Welcome to my Sunday Book Review. I was delighted to finally get to reading Pete Springer’s wonderful book on his memoirs of how he finally became a teacher, and his sharing about how he became a successful and nurturing teacher, offering a wealth of worthy advice that any teacher should be reading to help them strive to excellence.
Who Will You Inspire Today? Teachers face this challenge and responsibility each day, but in the process, the author discovers that his students can also have a profound influence on him. Pete Springer takes you on his memorable thirty-one-year journey in education as an elementary school teacher and offers the many valuable life and teaching lessons he learned along the way. Get ready to laugh out loud at some of the humorous and memorable experiences that all teachers face, feel inspired by the inherent goodness of children, and appreciate the importance of developing a sense of teamwork among the staff. Learn valuable tips for working with children, parents, fellow staff members, and administrators. This book is ideal for young teachers, but also a reminder to all educators of the importance and responsibility of being a role model. This book is a must-read for all new teachers and those teachers that need a reminder they are human!
Mr. Springer educates others in his easy-to-read, story-like, first-hand manuscript. You will laugh, cry, and get motivated to be the best educator you can. After reading this, I have a better outlook on relationships with my colleagues and am reminded to savor every moment. -Tami Beall (Principal, Pine Hill School)
My 5 Star Review:
I am going to start this review by saying that every teacher should read this book! The author begins this book by sharing his journey of becoming a teacher. That wasn’t his original plan as he tried to figure out through various other jobs, what he wanted to do in life. The universe certainly led him to the right place. This book reads like a memoir, and it surely is a recounting of Springer’s teaching, but also offers a wealth of lessons for educators and parents.
The author shares information about how to be a great teacher, with more than just knowing the curriculum. He describes the various things he did in his teaching years to not only educate his students, but to teach them about compassion for others, sharing, kindness, inclusiveness, as he goes the extra mile to grow their self-esteems, helping them to become worthy of themselves. As the author says himself, he played many more roles than just a teacher.
Springer gives praise when it is deserved to validate his student’s accomplishments and discipline when warranted in a fashion that didn’t criticize, nor embarrass a child, but with speaking gently so the child could learn the errors of their ways. He shared some of his own hurdles, pitfalls and accomplishments to give insight to his students so they could find a common ground and understand that even the teacher made mistakes. He found best methods of organization in classrooms after assessing his kids and grouping them where he deemed they’d fare best, and disciplined justifiably with understanding for the students, rewarding them for great accomplishments. Show and Tell in class was used for a student to demonstrate an accomplishment, while teaching others in the class something useful. These are the positives an adult can instill in a child to grow their pride moving forward in life. This teacher even spent special one-on-one time outside of a school project to form bonds.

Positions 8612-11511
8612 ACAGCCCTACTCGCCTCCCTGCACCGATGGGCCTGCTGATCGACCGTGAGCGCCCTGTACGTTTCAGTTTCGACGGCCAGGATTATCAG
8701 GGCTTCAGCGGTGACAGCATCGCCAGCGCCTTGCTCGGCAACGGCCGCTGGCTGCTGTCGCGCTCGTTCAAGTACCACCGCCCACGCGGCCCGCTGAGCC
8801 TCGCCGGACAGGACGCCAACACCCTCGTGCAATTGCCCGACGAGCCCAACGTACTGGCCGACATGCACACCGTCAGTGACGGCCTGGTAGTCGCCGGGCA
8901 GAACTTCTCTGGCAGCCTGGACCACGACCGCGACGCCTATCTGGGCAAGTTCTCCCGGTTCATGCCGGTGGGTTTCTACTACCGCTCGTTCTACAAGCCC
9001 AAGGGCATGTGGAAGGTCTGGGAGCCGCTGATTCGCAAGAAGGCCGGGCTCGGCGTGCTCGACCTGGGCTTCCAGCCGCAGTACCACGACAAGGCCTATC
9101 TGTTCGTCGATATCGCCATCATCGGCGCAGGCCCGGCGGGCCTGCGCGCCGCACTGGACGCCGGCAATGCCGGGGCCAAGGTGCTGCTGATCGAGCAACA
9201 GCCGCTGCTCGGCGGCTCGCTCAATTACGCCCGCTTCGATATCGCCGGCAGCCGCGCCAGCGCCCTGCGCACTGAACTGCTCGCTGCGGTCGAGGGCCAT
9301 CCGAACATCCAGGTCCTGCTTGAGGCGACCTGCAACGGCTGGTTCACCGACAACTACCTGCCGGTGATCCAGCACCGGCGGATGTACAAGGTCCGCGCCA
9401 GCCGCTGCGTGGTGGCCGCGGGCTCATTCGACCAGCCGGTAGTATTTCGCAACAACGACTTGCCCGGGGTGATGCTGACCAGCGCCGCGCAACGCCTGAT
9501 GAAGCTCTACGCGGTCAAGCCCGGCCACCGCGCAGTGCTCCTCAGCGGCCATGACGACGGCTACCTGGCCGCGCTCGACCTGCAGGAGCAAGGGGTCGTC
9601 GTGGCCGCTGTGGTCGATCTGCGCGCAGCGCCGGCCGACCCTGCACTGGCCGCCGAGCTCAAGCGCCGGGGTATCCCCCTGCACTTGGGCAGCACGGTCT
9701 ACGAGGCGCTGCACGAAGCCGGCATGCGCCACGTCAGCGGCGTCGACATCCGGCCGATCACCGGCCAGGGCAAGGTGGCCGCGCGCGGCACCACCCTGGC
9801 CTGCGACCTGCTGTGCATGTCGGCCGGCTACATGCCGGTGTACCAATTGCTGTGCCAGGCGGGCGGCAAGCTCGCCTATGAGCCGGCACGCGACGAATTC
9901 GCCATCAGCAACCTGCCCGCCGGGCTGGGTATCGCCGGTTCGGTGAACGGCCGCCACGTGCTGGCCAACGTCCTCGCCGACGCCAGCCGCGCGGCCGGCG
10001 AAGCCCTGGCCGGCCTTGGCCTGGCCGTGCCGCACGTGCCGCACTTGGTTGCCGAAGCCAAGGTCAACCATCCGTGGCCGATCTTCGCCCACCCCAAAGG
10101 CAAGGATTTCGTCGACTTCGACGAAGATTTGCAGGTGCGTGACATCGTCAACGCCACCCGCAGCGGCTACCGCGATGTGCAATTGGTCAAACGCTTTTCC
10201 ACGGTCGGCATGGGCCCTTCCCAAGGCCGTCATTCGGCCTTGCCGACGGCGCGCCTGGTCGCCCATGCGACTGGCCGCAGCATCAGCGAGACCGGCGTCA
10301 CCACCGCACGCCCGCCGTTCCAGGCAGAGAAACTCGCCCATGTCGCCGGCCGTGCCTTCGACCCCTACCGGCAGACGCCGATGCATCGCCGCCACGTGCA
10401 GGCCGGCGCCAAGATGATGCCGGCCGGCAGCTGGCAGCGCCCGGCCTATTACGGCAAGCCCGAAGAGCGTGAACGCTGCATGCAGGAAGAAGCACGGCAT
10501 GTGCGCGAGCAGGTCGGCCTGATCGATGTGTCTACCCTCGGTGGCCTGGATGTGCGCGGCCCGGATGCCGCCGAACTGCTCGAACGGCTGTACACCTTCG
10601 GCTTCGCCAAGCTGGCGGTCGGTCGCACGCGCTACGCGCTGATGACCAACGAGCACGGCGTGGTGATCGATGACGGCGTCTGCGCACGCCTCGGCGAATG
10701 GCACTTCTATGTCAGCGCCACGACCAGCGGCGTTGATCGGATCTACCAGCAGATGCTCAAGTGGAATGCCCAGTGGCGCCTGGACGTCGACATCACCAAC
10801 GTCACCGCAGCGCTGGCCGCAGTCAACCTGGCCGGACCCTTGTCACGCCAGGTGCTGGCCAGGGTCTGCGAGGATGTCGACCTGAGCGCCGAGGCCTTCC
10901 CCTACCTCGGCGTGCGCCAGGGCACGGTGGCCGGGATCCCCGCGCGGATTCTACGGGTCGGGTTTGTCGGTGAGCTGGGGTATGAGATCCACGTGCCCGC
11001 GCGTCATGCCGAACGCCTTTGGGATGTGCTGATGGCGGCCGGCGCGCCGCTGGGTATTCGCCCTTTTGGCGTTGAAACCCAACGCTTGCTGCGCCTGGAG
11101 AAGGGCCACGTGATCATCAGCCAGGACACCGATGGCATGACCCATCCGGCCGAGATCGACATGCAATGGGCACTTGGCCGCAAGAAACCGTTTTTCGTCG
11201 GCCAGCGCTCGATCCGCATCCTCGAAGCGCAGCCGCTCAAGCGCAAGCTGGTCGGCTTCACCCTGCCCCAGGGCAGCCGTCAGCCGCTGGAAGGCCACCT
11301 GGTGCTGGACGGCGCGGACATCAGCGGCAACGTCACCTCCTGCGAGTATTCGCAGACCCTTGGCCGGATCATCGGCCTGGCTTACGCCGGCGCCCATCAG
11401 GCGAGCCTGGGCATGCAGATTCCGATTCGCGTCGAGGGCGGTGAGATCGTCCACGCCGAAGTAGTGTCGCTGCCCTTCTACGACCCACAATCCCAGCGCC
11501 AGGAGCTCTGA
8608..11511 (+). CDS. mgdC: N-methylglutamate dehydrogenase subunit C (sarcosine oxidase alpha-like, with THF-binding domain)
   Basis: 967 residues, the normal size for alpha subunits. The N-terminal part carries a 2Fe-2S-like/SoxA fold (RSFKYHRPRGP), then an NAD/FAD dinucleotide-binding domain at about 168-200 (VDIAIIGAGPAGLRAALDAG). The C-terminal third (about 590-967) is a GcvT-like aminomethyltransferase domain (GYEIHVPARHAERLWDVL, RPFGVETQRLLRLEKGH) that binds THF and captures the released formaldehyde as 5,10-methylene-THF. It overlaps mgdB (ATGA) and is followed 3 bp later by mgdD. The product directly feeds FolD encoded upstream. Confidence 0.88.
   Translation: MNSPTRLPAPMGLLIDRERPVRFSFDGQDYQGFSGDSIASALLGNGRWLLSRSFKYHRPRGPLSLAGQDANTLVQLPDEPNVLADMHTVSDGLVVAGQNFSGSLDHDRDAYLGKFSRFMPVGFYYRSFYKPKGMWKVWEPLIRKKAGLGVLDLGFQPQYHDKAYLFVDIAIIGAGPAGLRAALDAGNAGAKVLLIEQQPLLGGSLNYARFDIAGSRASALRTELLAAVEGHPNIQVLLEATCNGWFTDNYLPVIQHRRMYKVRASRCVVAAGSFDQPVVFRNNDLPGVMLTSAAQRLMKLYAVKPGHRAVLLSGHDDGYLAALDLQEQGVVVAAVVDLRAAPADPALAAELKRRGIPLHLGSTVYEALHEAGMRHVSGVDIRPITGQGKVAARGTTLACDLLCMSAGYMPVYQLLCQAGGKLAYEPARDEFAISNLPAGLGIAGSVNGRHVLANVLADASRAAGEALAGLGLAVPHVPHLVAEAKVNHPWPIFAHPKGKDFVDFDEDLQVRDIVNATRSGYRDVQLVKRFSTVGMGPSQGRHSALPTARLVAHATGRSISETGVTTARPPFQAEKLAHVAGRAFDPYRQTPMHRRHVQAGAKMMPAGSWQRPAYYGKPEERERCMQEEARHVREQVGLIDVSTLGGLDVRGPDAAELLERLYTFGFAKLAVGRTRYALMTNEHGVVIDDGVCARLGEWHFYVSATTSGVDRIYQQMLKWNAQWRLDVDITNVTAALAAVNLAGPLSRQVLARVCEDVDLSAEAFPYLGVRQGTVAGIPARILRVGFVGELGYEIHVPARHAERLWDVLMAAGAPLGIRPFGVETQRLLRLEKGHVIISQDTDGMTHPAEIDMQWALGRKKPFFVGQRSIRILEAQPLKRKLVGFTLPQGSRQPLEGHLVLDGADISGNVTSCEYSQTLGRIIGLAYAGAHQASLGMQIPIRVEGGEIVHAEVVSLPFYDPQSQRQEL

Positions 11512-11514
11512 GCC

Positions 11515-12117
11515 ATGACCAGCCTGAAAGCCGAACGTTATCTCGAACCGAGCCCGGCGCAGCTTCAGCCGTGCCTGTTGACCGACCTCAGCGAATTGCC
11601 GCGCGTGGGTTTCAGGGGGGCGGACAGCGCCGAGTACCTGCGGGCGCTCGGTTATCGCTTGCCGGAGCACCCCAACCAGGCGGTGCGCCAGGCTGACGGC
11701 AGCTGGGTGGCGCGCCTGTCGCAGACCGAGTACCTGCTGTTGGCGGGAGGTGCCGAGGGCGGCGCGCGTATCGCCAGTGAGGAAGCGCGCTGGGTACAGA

Springer then goes into his interactions with parents because of the importance of them appreciating what they need to know about their child, including some of the more challenging discussions teachers may encounter with parents and how to handle those situations. Similarly, he shares the importance of interacting with both colleagues and the boss (the principal). He discusses good working relationships, sharing different teaching techniques, getting along, the importance of not gossiping, and sharing info without crossing privacy boundaries. He talks about discipline, how to discipline so the child learns their mistakes in a positive light. As he explains, if you only berate a child, all they would take from that is retreat, hurt, and wouldn’t learn to grow from their mistakes.
Springer offers excellent insights for all teachers to understand there is so much more to being a teacher than just teaching curriculum. He shares his own insights as to why he used certain methods and why they were effective.
Springer shares some personal stories of memorable moments, and students, how he rectified certain situations that every teacher will encounter, and his passion for teaching and its rewards. He covers a lot of ground, from the importance of laughter – embarrassing moments teaching health class, field trip shenanigans, even the sad topic of preparing with drills for lockdowns. He even covers the state of affairs currently with teacher shortages, supply room shortages, and how he went the extra mile bringing things in to give his students a great and enjoyable education.
Springer was so much more than just a teacher to his students. And it’s no surprise why some of them would call him ‘Mom’ by mistake, as they felt that comfortable with this remarkable teacher.
This book is not just for teachers. I think it’s an excellent understanding for every parent who have children in the school system. Often parents don’t know all of what goes on with their child in school. But teacher Pete had an excellent execution of keeping parents informed and engaging with them.